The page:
Before heading up to the glorious Machu Picchu we stayed in Cusco, the most common place to stay before heading up. It is recommended to take it easy your first few days to get used to the altitude, so we left ourselves with plenty of time there. You can feel the altitude almost immediately! The elevation is 11,152′ so altitude sickness is common. Luckily, not being able to breathe as easily and not being able to walk long distances is all we had to deal with. A common way to help with the altitude sickness is to chew coca leaves or have coca tea. Maybe that’s why we only minimal side effects! Fun fact – coca leaves used to be used to make Coca Cola!
We got in around 1pm on the first day and just wandered around the town. It’s small enough to give that small town feel but big enough that you can keep exploring without seeing the same thing over and over. We stayed 2 blocks from the main square so we were immersed into the town very quickly. We spent our first afternoon relaxing, grabbing coffee and checking out the shops. Apparently they’re known for their massages here so we checked out a few of those places too. Everyone here is selling something. From hats to shawls, keychains, ponchos, art, you name it!
While looking for dinner we saw a few locals with their baby alpacas. Clearly waiting for tourists to come up for a picture so they can make a few sol (Peruvian money). I went up to ask for a photo and the baby alpaca was quickly shoved into my arms without so much as a second thought. My heart melted!! Can we take it around the world with us and bring it home? Never mind the little girl trying to pik pocket me while I held her baby alpaca… it was so awesome! Luckily I caught her and still have all my stuff!
We had dinner at Papacho. This is a restaurant of the famous Peruvian chef, Gastón Acurio, we were excited to eat at one of his places and boy did it impress! It was the best dinner so far! It was classic Peruvian, a blend of Asian and Latin Flavors. Dean got the Chaufa Burger, Peruvian fried rice with a medium rare flame grilled hamburger and perfectly cooked sunny side up egg on top with the nice addition of 2 grilled bananas. I got Captain Pollero, golden brown and crispy chicken cutlet with 2 runny yolk sunny side up eggs on top with a side of Peruvian rice and grilled bananas(Dean ate those too). Of course we needed drinks too, Dean got a typical Peruvian beer, I got the Te Tumbo, an amazing cocktail of Pisco, Tumbo juice, Passionfruit juice, ginger ale and a splash of mandarin juice. Dessert was well publicized, the top of the menu even said “all desserts in the world can be sundaes” We decided on the Alfajor which was their house made vanilla ice cream, chunks of alfajor cookies(a crumbly cookie with dulce de leche), more dulce de leche spooned ontop and a mound of creamy whipped cream. It was so creamy and the dulce de leche had the perfect caramel/butterscotch flavor. The best way to end a meal.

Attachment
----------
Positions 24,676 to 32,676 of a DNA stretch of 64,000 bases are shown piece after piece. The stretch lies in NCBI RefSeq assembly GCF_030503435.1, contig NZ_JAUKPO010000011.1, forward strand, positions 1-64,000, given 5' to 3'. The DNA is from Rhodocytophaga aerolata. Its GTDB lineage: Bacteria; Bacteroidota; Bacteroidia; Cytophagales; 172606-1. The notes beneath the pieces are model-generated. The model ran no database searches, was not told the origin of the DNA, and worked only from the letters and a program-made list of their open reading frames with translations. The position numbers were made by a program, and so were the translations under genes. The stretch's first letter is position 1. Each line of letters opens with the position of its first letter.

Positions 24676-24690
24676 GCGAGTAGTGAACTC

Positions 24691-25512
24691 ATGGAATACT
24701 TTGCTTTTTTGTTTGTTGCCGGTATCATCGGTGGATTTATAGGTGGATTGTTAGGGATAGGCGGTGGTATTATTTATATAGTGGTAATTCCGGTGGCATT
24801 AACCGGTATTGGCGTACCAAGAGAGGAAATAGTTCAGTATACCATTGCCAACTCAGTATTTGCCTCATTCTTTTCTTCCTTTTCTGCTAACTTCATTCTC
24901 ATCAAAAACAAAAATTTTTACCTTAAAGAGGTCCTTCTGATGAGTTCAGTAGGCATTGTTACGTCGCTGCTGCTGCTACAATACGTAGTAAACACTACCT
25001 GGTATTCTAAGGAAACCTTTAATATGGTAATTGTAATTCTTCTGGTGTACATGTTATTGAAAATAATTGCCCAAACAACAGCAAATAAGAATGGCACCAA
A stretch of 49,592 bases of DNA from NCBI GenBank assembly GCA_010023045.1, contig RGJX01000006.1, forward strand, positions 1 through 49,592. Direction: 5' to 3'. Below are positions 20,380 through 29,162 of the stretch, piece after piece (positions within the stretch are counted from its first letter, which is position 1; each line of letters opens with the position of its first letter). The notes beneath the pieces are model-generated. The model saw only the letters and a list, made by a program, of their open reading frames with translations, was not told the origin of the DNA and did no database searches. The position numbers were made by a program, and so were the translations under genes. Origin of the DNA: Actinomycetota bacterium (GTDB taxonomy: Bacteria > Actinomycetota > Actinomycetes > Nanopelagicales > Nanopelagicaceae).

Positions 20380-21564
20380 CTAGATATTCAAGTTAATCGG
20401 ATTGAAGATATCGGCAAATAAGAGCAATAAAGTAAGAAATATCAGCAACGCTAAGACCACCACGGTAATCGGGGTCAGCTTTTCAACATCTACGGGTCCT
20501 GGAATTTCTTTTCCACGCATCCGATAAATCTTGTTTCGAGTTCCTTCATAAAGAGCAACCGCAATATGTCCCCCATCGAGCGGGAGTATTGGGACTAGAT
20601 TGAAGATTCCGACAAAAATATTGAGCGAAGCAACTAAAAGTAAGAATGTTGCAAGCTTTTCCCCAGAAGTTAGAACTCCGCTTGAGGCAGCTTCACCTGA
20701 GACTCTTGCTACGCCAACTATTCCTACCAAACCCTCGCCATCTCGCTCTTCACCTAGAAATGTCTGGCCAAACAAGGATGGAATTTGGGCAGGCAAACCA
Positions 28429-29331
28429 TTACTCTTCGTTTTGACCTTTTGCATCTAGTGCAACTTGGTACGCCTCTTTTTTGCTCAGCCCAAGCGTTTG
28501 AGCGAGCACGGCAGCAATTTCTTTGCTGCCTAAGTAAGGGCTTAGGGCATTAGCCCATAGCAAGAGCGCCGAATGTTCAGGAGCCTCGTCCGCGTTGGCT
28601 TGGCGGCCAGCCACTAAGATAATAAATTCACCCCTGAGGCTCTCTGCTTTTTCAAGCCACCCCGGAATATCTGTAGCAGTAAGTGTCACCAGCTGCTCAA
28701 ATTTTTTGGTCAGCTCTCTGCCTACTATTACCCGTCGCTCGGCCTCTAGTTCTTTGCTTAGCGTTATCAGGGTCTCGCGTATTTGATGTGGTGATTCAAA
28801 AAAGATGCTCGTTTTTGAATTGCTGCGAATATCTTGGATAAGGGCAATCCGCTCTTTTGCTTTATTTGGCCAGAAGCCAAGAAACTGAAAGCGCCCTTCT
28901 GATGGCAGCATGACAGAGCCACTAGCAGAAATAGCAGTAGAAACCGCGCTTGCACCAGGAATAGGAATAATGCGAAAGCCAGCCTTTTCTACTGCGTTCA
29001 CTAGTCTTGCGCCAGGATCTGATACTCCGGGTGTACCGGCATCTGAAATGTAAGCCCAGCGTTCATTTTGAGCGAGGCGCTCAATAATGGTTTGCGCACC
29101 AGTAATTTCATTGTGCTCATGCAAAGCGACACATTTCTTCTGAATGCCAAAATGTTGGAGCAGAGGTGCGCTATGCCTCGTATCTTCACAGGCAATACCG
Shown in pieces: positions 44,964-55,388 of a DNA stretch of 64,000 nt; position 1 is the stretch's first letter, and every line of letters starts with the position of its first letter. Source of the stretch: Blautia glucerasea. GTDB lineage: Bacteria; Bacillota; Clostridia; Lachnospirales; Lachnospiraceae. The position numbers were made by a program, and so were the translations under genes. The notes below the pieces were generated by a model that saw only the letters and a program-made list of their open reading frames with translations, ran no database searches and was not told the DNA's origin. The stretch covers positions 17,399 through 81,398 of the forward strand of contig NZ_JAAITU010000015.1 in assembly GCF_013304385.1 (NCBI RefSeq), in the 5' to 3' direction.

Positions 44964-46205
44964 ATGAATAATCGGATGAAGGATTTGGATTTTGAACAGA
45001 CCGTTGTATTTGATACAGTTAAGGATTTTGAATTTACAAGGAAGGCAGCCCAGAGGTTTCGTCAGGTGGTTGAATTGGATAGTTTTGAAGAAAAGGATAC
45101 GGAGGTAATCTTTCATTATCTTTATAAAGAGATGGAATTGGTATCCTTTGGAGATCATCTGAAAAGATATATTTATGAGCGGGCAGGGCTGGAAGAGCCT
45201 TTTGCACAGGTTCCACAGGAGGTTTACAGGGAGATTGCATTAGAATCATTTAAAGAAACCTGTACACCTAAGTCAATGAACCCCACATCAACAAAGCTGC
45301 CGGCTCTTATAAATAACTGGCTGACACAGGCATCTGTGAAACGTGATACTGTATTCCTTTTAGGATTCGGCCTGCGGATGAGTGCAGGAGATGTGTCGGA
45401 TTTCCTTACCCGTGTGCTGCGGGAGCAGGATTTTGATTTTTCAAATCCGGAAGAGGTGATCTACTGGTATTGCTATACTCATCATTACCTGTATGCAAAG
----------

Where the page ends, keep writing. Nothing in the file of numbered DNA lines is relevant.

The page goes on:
We were told specifically that on our first full day we should do nothing but relax. So that’s what we did! We wandered around a bit but mostly just hung around.
We got lunch at a sandwich place recommended by a friend who had been to Cusco and raved about it. It was called Juanitos and we would never have found it on our own so we were so happy she clued us in! Dean decided it would be fun to try something new so he got an Alpaca sandwich with gooey melty cheese and perfectly sautéed mushrooms. I got a grilled chicken sandwich with some sort of grilled cheese which was the perfect combination of warm and almost melty but still firm, pickled onions and… a tamale! Yes, a tamale ON my sandwich! Dean said his alpaca tasted like “over cooked pork” and probably wouldn’t get that again but was glad to step out of the box and try something new. Mine was delicious. The pickled onions added the perfect fresh balance to the thick slice of cheese and tamale. We added a few Pisco Sour’s and a side of fries and it filled us for hours.
Day 3 was very similar to the day before. We wandered around town and took it easy. We stumbled upon a delicious Peruvian place for lunch and satisfied our cravings for the local cuisine. We started with Causca de Pollo which was chicken salad sandwiched between two layers of Peruvian golden mashed potatoes and a hard boiled egg on the side. It was rich and creamy without feeling too decadent and was just enough to share before our main dish. They presented it so beautifully as well! Main dishes consisted of Lomo Saltado for Dean, a stir fry of beef tenderloin, aji peppers, onions and a soy base sauce. Served with rice and French fries. (Yes, double carbs! No complaining here!) I got Aji de Gallina, shredded chicken in the famous Aji sauce. Aji amarillo is a popularly used pepper in Peru and while it is used in its natural form, it’s also commonly used to make into a creamy sauce. It can be used to dip French fries, put on sandwiches or in this case, just as a sauce. In the afternoon as we were talking around, a huge parade came down the street. The women were dressed in huge, colorful dresses and the men were in festive suits (some dressed as monkeys as well) playing the drums to the best of the Incan music that filled the street. It was awesome to see!